‘Tis the season for drowning in red-and-green overload, moaning about nonstop Christmas music, and busting our budgets for stuff for ungrateful relatives who will be back at the mall on the 26th to exchange it for something else. (Surely you didn’t think that only happened in your family.)
But there are ways to feel less Grinchy about the whole holiday shopping thing. Last year, Amazon launched a program called Amazon Smile, and anybody who shops at Amazon.com can register. The first thing you do is pick a charity – most 501(c)(3) organizations are eligible. Once you’ve done that, Amazon will donate one-half percent of the purchase price (less taxes, etc.) of most stuff you buy to that charity. You can change up your chosen charity whenever you want. And you still get all of the functionality of the regular Zon site, including your wish lists and gift registries.
Note that I said most stuff you buy. eBooks don’t appear to be eligible. Neither are items bought through the Amazon app on your smartphone.
Also, the charity you choose must register with Amazon Smile before it can receive your donation. The AmazonSmile Foundation, which administers the program and doles out the donations, has some eligibility standards (i.e., it won’t give money to groups that promote intolerance or engage in criminal acts). If you happen to run a charity (sorry, but your writing business doesn’t count!), you can find out more about registering here.
If you’re on the fence about shopping via Amazon Smile, don’t bother doing it for the tax write-off. You can’t get a deduction for your largesse, because you’re not the one donating the money; instead, you’re directing the Zon to donate some of its money to the organization of your choice. And it’s not likely to be a lot of money. You’d have to spend $1,000 at Amazon to generate a $5 donation.
There’s some evidence that people unconsciously use their participation in programs like AmazonSmile as a get-out-of-donating-free card. Even though nothing comes out of your own pocket, it feels like something does. So when the time comes to make an actual out-of-pocket donation to some worthy cause, you might be inclined to skip it, in the belief you already gave via Amazon. That skates pretty close to slacktivism territory.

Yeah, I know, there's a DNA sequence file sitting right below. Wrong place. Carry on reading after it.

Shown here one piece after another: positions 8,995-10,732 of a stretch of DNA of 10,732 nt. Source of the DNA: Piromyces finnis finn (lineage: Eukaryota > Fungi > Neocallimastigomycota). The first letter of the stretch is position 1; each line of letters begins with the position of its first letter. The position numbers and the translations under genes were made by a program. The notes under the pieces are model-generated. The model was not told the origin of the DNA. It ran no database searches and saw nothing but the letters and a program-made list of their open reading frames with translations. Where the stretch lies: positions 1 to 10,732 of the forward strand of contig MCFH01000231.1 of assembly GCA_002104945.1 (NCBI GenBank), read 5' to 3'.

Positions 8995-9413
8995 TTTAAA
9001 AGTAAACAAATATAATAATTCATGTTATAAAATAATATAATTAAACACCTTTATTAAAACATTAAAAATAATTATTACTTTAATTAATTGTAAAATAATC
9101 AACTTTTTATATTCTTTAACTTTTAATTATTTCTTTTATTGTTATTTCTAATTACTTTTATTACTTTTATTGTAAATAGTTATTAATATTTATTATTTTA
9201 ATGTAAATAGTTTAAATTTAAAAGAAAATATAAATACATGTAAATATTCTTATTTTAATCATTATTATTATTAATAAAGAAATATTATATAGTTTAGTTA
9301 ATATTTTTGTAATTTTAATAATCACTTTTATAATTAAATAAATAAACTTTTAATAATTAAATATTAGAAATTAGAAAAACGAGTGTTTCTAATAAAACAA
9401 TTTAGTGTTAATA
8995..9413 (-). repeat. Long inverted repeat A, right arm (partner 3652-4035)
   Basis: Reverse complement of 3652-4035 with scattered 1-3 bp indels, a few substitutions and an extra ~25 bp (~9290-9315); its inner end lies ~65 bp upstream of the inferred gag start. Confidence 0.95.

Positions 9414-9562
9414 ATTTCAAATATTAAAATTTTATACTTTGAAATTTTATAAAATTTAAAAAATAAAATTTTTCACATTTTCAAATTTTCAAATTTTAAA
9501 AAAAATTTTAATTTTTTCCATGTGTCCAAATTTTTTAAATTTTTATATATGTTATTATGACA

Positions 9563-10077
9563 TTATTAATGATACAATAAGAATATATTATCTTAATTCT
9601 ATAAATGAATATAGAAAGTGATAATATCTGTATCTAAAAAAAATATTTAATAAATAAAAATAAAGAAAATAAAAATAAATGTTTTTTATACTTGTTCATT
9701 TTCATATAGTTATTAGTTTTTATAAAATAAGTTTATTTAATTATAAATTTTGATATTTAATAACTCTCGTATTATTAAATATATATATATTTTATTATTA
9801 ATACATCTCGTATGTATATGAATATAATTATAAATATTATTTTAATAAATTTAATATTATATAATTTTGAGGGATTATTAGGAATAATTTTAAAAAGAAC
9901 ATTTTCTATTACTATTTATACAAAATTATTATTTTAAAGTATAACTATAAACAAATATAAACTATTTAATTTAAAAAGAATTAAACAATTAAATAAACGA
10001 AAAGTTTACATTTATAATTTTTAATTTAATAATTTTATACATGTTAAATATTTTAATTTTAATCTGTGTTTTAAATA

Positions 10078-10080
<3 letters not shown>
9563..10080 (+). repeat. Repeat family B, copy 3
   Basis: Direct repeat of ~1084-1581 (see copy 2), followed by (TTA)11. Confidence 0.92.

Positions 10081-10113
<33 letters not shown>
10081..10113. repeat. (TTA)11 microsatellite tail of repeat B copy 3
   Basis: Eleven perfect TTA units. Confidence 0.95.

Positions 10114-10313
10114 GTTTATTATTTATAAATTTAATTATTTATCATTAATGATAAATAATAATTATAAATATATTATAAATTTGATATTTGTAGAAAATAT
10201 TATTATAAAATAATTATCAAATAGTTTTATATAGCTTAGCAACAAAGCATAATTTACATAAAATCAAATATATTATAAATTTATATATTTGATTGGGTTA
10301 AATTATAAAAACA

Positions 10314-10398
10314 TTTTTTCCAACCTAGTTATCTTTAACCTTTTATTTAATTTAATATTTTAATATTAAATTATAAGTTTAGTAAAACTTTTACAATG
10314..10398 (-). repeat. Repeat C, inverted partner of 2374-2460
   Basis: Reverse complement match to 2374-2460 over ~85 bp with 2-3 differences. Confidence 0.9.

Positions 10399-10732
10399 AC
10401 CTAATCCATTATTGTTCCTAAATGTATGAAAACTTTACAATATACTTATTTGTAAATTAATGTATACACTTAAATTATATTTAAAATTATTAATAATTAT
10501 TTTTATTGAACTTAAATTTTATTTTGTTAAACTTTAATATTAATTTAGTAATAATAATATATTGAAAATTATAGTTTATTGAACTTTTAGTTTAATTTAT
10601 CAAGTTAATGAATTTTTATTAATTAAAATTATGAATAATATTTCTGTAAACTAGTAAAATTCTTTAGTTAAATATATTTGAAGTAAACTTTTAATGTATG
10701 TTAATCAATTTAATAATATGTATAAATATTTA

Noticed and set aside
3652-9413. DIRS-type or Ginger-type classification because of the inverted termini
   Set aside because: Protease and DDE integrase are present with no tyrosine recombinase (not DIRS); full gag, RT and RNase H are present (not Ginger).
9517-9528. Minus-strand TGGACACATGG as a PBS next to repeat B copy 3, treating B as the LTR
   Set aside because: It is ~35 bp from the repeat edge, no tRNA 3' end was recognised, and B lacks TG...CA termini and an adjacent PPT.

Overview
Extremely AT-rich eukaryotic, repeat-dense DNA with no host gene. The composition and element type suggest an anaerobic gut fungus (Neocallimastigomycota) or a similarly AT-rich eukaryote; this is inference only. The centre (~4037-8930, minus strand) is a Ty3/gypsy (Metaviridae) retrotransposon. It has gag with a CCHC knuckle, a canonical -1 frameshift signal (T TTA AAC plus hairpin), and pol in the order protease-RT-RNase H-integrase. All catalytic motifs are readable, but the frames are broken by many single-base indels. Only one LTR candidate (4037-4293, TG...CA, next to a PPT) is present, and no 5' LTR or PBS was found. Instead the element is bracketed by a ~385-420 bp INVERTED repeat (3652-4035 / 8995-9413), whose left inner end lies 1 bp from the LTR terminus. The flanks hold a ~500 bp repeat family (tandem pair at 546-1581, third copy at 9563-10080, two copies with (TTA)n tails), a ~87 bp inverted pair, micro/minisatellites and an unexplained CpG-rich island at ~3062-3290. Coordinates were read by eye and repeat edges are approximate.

Still, if you’re going to shop at the Zon anyway, Amazon Smile is worth looking into. The Zon pays all administrative costs for the program, so your charity of choice will get the full donation. That’s a good thing; the intertubes are rife with stories of scammy charity operators for whom that’s not the case.
But if what you’re after is meaningful support for your favorite organization, you’d be better off cutting out the middle man and sending a check. (Or, hey, you could drop a little cash in our tip jar over to the right.)
12 thoughts on “Amazon Smile”
Thanks for this post Lynne – never knew.
It flew in under *my* radar, too, Elisabeth. Thanks!
Wow, that’s really interesting. I have a 501(c)(3) that used to get lots from the GoodSearch application, but that doesn’t seem to work much anymore. I’ll definitely pass this one on to other supporters.
Happy to help, Kae. 🙂
Well done, Lynne.
Thanks, TD. 🙂
That also means that Zon gets the big income tax deduction, not those who are donating. The corporation wins again.
Yup, that’s exactly the point, Joni. But that’s going to be true of any of these types of deals. I’ve signed up for Macy’s holiday donation program several times without thinking about this. But for the Macy’s one (not to pick on Macy’s, necessarily, but…), not only do you not get to pick your preferred charity, but they charge you $20 or $25 to sign up. So at least the Zon has that going for it.
I didn’t know either. Thanks, Lynne.
You’re welcome, Dale. 🙂
I’ve been using Smile for a while. Donating to the Kentucky Great Dane Rescue- which we’ve also adopted 2 crazy Danes from. We buy a lot of stuff from the mighty Zon, but we have also donated to the KGDR outside of that.
Sounds like the best of both worlds, Kathy. 🙂
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